Series in Review #2: War of the Witches

So I’m going to do something I’ve tried not to do so far – review a book from memory. Or, to be more exact: review a series from memory. Way before the Divergent– and Hunger Games-trilogies, this series got me hooked. Hooked on YA-series, hooked on the female saviour… Why I loved War of the Witches? Read on to find out!

So, first things first, I read this series in Dutch – so I can’t really say all that much on narration and language for these books. However, I do specifically recall being really impressed with the way specific scenes were worked out. Also, these books actually gives quite a bit of respect to its readers. Why, you might ask? Because the situations and the way in which they are presented are quite difficult, sometimes. In wording, as well as in ethics. And the author (with some help of the translator, presumably), managed to do that beautifully!

For once, though, that same thing will be the case for you English-natives, out there. You see, these books were originally written in Spanish – and that sort of “Spanish influence” is definitely visible in the setting of the book, if not in the story itself!


What exactly is that story, then? Well, for once I’m not going to be able to just copy from Goodreads. For one thing, I can only find the first book on there in English. For another thing, I actually feel like the Dutch plot outline does it better.

So here’s a rough sketch of the setting:

The Omar, descended from Om, are mortal and really connected to nature. They also know all of nature’s secrete powers. They’re midwifes, mothers.

On the other hand, there’s the Odish – descended from Om. They are immortal, otherwordly beautiful and powerful. They lust for blood – and they’re infertile.

Since the beginning of time, these two clans have been at odds. The Omar-witches are constantly in hiding from the Odish, as they await the arrival of they’re chosen on. This chosen one’s coming was foretold in the oldest prophecy of O – mother of Od and Om.

Cue 2005, and the time of that prophecy might just have arrived. At 14, Anaid is just a shy, silent girl. All she wants, really, is to have a quiet, ordinary, school life. She’s not really all that popular at school, and up until recently, she could talk about that with her grandmother, Demeter, who now has passed. Her mother, Selene, is as outgoing and fiery as Anaid isn’t. And then, one day, Selena has disappeared.

What follows is Anaid finding out that her mother and grandmother were witches – Omar, to be exact. And her mother is presumed to be the prophecied one. Probably.

What I’ve just described to you, is just the first half of the first book. Also featured are Anaid’s father (hint: he’s not someone Selene should have been dating), the struggle of attempting to grow up, the kind of plot twists that had me going woah and just…

You basically have to read it to understand it.


The entire War of the Witches is almost created around the juxtaposition, the absolute difference, between Anaid and Selene in every aspect possible. Their looks, their characteristics, their talents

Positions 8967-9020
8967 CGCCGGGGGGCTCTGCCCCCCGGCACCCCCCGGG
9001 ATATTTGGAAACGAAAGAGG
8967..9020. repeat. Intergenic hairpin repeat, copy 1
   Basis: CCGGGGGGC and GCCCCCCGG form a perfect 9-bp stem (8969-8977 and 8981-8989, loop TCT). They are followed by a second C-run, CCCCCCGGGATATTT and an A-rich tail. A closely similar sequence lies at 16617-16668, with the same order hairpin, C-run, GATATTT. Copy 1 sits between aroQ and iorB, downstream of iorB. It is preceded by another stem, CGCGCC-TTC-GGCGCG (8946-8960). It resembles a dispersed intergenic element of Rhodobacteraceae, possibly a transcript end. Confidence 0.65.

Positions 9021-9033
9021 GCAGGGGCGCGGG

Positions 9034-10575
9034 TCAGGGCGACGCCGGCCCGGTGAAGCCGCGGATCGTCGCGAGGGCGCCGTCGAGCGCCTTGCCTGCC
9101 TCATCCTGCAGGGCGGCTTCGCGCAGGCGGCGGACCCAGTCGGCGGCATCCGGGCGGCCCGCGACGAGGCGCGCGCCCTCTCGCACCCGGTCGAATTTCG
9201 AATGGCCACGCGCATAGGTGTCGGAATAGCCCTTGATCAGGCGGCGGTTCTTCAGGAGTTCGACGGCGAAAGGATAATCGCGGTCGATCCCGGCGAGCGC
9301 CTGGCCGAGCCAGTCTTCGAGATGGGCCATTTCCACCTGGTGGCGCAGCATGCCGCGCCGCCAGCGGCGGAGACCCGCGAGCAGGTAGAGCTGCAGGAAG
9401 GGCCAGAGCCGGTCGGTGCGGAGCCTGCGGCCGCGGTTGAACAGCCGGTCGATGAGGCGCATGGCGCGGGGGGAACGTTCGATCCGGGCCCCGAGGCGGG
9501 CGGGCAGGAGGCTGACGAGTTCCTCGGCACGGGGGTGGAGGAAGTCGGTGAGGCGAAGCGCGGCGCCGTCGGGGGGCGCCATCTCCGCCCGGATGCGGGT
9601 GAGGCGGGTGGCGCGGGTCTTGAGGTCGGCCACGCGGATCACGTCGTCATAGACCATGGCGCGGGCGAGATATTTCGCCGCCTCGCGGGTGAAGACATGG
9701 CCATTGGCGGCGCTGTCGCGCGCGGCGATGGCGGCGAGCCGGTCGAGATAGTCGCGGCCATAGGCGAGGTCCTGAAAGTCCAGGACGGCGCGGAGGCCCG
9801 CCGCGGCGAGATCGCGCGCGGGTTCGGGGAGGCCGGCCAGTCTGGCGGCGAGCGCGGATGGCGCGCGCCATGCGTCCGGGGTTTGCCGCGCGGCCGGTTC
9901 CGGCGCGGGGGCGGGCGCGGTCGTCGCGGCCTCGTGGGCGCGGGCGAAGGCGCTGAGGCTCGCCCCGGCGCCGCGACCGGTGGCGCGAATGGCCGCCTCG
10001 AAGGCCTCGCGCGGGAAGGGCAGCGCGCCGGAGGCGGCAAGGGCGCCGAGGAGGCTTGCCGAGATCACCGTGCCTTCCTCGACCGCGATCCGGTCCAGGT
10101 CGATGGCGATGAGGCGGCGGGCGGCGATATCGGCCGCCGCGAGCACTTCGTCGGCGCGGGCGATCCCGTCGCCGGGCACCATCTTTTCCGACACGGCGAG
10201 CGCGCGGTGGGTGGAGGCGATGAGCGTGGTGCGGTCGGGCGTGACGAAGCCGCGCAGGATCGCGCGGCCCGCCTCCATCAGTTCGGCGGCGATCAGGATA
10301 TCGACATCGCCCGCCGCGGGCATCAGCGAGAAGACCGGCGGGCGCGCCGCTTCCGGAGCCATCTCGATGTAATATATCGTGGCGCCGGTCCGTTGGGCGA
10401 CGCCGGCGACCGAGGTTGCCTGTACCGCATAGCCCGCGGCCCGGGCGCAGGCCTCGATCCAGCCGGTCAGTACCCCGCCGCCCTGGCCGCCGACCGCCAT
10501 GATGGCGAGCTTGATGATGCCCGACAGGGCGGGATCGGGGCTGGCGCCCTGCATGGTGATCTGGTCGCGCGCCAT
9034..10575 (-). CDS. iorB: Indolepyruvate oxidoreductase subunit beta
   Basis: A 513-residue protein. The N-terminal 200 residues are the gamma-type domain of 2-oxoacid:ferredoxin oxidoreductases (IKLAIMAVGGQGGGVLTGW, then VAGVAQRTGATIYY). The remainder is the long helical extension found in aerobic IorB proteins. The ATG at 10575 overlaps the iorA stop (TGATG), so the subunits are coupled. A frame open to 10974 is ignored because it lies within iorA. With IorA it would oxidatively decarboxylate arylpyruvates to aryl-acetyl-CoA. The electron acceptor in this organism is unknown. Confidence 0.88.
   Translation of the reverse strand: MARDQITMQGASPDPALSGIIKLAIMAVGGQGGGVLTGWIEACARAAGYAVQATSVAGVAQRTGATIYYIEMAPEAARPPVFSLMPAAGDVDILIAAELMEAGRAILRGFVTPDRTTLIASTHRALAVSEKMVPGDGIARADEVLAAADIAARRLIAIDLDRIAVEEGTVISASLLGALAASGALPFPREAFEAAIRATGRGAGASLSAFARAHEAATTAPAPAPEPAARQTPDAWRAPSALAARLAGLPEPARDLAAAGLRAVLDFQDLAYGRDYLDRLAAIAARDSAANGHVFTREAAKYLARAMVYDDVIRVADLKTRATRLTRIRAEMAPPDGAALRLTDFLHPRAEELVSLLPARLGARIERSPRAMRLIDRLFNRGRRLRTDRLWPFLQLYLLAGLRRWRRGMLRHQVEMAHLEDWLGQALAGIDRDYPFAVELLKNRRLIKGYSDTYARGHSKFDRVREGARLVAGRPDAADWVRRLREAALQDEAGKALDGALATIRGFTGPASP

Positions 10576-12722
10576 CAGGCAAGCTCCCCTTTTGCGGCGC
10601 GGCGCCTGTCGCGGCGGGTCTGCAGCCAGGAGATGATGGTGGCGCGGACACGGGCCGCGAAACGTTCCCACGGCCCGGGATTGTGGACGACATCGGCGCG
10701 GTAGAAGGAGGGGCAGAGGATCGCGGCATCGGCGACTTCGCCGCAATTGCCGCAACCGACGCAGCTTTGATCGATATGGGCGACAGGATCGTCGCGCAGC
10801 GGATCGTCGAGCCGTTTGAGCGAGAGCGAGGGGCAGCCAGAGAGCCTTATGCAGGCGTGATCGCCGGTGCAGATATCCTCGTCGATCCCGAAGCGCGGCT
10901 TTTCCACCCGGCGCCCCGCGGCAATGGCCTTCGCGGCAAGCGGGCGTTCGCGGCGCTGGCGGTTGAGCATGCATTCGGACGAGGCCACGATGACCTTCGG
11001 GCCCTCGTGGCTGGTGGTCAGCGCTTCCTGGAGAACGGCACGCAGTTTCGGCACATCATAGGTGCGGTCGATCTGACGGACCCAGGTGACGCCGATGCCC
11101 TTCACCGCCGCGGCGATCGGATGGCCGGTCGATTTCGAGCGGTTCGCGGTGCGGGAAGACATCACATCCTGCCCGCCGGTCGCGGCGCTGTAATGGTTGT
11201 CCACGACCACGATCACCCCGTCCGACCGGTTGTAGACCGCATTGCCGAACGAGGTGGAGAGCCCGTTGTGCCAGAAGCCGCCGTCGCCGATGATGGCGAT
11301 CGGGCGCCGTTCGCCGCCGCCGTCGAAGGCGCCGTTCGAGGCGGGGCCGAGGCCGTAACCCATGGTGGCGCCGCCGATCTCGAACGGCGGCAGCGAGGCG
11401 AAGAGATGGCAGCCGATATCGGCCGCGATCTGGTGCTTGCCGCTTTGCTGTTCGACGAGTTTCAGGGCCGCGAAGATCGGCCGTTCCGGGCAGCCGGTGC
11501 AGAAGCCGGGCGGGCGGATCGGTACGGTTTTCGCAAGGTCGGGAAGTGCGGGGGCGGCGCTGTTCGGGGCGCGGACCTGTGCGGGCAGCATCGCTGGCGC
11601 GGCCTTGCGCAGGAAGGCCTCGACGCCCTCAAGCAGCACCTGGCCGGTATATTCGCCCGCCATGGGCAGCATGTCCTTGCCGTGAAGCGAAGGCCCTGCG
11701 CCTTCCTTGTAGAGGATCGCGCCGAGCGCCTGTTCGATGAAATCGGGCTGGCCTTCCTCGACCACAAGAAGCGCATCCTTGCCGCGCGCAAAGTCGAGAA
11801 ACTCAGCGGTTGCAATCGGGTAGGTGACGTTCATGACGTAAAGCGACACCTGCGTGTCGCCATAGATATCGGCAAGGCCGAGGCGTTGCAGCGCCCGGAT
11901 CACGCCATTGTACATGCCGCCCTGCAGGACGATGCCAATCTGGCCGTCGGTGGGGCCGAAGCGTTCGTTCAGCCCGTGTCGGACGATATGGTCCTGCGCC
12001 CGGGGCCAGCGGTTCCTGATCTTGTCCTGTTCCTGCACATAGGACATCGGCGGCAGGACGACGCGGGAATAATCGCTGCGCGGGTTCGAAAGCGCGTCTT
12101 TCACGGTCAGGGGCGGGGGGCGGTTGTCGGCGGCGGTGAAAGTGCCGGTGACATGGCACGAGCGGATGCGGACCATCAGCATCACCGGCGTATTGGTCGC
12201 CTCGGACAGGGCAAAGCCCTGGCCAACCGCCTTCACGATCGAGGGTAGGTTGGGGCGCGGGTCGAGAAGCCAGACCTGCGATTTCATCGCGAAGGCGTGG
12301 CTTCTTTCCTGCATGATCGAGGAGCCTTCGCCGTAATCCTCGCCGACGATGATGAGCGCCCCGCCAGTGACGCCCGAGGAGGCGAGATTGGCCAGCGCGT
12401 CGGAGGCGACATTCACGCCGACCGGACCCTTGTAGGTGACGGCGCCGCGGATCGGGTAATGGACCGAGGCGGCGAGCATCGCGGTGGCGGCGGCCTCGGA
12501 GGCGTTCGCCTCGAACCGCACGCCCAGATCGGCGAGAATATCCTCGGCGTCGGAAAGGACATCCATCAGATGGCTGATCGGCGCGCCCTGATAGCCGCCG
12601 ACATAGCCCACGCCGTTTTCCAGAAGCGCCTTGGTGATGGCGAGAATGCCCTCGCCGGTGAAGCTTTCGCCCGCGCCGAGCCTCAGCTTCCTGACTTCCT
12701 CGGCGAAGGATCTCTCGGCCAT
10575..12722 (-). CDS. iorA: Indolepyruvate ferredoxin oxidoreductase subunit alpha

At the same time, throughout this series we get to see Anaid evolve into an almost Selene-like person, while Selene seems to make almost the opposite evolution. Kind of, she’s still the exuberant Selene, after all.

Along the way, we do encounter Anaid’s father (yes, the one Selene  shouldn’t have been seeing), both of her grandmothers (yes, including the one that’s technically dead), and a variation of characters that all seem to hold their piece of information. Information that Anaid needs to figure out, not only to fullfill her destiny, but also just simply: to grow up.


Yes, even though I said I couldn’t really say all that much about this, I’m doing this.

That’s mainly because I couldn’t not mention the narration of this story. As I already said before: the descriptions of the Spain-inspired surroundings are gorgeous. When Anaid heads up North – yes, she does that – that doesn’t change one bit. Seriously, throughout this entire series, the descriptions have stuck with me even now.

What’s more though, this author has an Anthropology-degree and spent some years working as a teacher. That understanding of human culture throughout the ages is also woven throughout this story. And apart from everything else – that really stuck with me.

Overall: 5/5

I think I gave all the individual books 5 stars, the first time I rated them. However, I also do remember sometimes having to make myself continue reading. None the less – this one can go down the books as one of the best trilogies I’ve ever read.

Overall, I would definitely consider this one a recommendation. If you want to read a book in translation? You need a trilogy that’s just that little bit different from all the sci-fi, dystopian series from the last couple of years? Maybe just a coming of age with a couple of awesome twists? Definitely give this one a try!